Avid anglers might want to visit the Chateaugay Fish Hatchery. You cannot catch any of the fish there, but you can learn all about how Adirondack fish are studied, nurtured, bred, and stocked. This is all to keep both the environment, and the people who like to fish in that environment, happy.
This is a more daunting task than it looks. In nature, water sources can shift, local wildlife can proliferate or die off, and a promising pond suddenly becomes a challenge to survive in. The dedicated people at the Chateaugay Fish Hatchery don't want that to happen. It's really interesting to observe how they go about supporting the fish population in so many lakes, ponds, and rivers.
Who knows? You might be meeting these fish some day.
lots of baby fish
I slipped in briefly for a quick tour, because this is their busiest season. Late winter and early spring is when they prepare the fish for their journey to the water body they are destined to land in. They have been managing fish stocks in the Adirondacks back to the 1930s, and more informally, for even longer than that.
All through summer is a fine time to visit. The pace is slower, and the personnel have more time to explore all the different aspects of fish management. It is also a popular place for school groups. Every third grade in the area has visited the Chateaugay Fish Hatchery.
Trout are cold water fish. As the hatchery director explained to me, the Salmon River dividing line for release is the area south of Fort Coventry and north of Westville. This is the line between cool water and warm water -- in baby fish terms.
These big outside tanks are where the baby fish acclimate to their natural environment. Before that, they are "babied" indoors under climate controlled conditions.
Just the day before, they had released four hundred rainbow trout into the Saranac River, and were making plans to continue in other places where the snow has mostly melted. Putting in the baby trout, known as "fingerlings," is a somewhat delicate process. Doing it before the melt would mean higher waters washing them out of the best places they had been put.
There is every effort to maximize the fingerling survival rate. In some remote places, it would be difficult to get the fish there without creating more stress than they are avoiding. Where it is practical and terrain permits, they are moving into boat release instead of helicopter drops.
It's a delicate balance.
To get an idea of just how many ways local rivers have shaped this area, see our blog post, Enjoying the River Country.
what kind? every kind!
This fish hatchery is the most diverse operation of its kind. When I asked how many different species, I was told, "All of them." They stock an incredible number of Adirondack ponds, lakes, and rivers, along with keeping track of how the fish are doing in all these different environments.
Brook trout are native to New York waters, but their numbers have dwindled with acid rain, habitat destruction, and competition with other fish species. One of the duties of the fish hatchery is to figure out how hybridized fish can help keep the Adirondack fishing traditions alive. If they can't control environmental change, they can help the fish change to survive it.
The Temiscamie hybrid is a cross between a domestic brook trout and a wild Temiscamie (Canadian-strain) brook trout. A splake is a hybrid cross between a lake trout and a brook trout, and can be found in 14 different lakes. These hybrids can handle more acidic waters, which lets them reproduce more easily, and grow much larger, than brook trout.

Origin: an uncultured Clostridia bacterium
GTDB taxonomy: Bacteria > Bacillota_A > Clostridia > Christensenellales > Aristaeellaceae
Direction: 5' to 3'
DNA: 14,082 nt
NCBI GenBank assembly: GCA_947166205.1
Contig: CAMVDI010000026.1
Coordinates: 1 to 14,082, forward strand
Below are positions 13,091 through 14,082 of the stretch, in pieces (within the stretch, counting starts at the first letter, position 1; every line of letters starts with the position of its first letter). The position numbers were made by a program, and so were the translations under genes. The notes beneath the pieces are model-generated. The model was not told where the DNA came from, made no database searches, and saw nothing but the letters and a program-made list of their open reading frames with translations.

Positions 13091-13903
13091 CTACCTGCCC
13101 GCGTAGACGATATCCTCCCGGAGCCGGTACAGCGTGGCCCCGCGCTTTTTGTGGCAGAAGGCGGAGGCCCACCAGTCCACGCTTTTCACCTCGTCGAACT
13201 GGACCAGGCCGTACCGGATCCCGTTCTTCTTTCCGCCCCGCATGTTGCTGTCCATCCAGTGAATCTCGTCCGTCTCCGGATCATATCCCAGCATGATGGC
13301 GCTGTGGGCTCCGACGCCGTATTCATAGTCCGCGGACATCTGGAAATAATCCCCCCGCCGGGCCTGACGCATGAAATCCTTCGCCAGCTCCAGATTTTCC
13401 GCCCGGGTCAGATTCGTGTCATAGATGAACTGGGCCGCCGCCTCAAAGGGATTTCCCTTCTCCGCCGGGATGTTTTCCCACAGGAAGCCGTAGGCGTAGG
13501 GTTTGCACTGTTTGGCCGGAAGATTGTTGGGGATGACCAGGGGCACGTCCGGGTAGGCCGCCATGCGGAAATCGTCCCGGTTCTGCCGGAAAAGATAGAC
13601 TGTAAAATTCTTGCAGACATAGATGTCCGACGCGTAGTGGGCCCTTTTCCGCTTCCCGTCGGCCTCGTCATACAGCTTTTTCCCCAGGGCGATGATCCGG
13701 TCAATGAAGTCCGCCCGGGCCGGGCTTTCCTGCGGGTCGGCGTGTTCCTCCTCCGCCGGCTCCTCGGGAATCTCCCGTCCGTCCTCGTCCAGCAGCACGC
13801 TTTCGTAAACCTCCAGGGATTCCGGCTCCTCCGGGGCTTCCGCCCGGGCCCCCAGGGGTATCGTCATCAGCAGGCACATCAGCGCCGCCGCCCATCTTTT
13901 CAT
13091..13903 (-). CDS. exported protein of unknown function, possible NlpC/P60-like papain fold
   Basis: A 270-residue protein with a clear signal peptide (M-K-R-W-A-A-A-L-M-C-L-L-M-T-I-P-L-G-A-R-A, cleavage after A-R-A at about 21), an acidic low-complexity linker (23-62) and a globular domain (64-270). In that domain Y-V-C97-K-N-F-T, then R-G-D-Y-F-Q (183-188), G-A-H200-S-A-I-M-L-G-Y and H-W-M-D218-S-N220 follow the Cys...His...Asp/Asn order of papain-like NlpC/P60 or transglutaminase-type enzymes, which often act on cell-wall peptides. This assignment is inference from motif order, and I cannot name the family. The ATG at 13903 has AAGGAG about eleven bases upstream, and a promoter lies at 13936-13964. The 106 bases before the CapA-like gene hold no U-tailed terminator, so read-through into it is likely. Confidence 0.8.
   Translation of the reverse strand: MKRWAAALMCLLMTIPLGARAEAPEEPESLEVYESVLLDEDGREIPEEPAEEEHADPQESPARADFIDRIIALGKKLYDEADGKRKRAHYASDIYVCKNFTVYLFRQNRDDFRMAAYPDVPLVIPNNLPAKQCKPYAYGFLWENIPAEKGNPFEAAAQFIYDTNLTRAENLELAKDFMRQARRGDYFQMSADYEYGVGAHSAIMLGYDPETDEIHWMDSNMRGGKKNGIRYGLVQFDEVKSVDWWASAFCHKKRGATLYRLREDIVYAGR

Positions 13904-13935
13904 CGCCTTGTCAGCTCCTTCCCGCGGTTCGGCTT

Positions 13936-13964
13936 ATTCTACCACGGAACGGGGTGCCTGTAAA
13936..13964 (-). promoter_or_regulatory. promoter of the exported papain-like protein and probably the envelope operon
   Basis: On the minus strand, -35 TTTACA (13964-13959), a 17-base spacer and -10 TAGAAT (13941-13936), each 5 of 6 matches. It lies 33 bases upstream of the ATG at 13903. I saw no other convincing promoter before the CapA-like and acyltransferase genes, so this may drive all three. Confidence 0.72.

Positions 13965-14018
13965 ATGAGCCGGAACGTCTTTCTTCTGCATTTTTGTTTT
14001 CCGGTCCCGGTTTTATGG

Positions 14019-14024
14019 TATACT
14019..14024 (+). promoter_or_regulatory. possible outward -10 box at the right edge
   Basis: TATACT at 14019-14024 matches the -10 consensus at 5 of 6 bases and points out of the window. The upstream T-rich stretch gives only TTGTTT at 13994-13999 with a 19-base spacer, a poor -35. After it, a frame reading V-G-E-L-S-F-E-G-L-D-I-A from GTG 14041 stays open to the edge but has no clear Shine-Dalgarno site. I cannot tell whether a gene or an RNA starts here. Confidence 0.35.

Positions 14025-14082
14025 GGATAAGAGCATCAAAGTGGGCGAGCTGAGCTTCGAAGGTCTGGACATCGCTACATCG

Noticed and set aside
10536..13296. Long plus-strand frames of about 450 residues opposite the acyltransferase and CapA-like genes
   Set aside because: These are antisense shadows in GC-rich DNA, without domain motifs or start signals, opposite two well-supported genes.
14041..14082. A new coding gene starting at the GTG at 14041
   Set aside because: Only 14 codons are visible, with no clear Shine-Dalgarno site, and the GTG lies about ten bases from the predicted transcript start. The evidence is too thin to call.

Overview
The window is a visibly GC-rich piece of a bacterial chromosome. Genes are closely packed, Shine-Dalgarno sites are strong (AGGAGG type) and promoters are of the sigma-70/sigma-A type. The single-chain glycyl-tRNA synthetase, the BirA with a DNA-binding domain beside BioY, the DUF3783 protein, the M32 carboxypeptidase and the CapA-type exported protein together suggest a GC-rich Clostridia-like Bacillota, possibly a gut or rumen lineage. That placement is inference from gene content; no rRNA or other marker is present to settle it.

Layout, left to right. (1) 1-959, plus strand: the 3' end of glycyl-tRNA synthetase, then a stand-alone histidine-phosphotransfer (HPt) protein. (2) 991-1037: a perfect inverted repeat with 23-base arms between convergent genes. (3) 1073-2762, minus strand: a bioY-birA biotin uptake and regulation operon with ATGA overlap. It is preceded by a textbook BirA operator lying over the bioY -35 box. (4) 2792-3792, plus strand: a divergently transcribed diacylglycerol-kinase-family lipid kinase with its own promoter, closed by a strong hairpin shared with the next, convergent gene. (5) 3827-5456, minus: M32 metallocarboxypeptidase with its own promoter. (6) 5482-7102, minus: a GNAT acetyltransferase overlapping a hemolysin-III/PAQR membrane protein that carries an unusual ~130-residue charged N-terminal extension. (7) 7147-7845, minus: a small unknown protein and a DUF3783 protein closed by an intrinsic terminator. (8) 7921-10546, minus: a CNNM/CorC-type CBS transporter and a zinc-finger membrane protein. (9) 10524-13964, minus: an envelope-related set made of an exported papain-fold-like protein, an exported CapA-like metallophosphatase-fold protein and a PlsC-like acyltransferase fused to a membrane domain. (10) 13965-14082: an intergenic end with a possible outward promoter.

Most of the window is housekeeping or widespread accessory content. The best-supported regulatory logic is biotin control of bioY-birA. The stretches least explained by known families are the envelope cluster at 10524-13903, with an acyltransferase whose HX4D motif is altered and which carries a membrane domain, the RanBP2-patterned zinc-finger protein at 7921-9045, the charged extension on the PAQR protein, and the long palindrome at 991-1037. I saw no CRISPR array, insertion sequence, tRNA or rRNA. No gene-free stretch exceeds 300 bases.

To illustrate, the New York state record for splake, at 13.8 pounds, is more than twice the record for a brook trout, which is 6 pounds even. The moral of the story? If there are splake in that lake, be ready for a challenge.
The outdoor tanks have a number of amenities for the fish, who are living in the equivalent of a high density "fish city." These tanks don't have nearly the surface area of even a small pond, which is where the vital process of oxygenation takes place. Fish have to breathe oxygen, too. It's just dissolved into the water.
So nature alone cannot handle the requirements in this unusual environment. There is a source of fresh water cascading at one end, and another pipe in the middle, both of them increasing the surface area of the water, to let the water absorb more oxygen.
The trout are also fed on demand. Those yellow buckets suspended over the tanks are self-feeders. The trout will swim into the wire that extends into the water to release food pellets.
It could seem like the fish are not learning anything in this environment, but they don't really have to. For one thing, fish are mostly about their instincts. This isn't a case like a complex mammal who needs to learn things to survive. Fish aren't taught anything by their parents in the first place.
really local trout
These fish will be released into the wild at a young age, when little is expected of them. Of course, they quickly follow their instincts and learn their new environment, and trout can be wily. Lake trout can live twenty or even up to thirty years. They will have picked up some tricks during those decades, as anglers know and expect.
Right on the grounds are some display ponds, occupied by more senior trout.
I was impressed with the size of these trout. But of course, they lead a life of fish leisure, without natural predators or jousting with anglers.
They are probably not very bright, even for fish.
In another display pond, there are some rare albino trout. The director said they were 16 to 18 years old, and probably near the end of their lifespan.
They couldn't release them into the wild: they are so noticeable they would make easy prey. An eagle or osprey would see them from very high up.
So, they live here. Just chilling.
The Deer River area is only 20 minutes from downtown Malone, but is a real Adirondack experience nonetheless. Have a wonderful time fishing, everyone!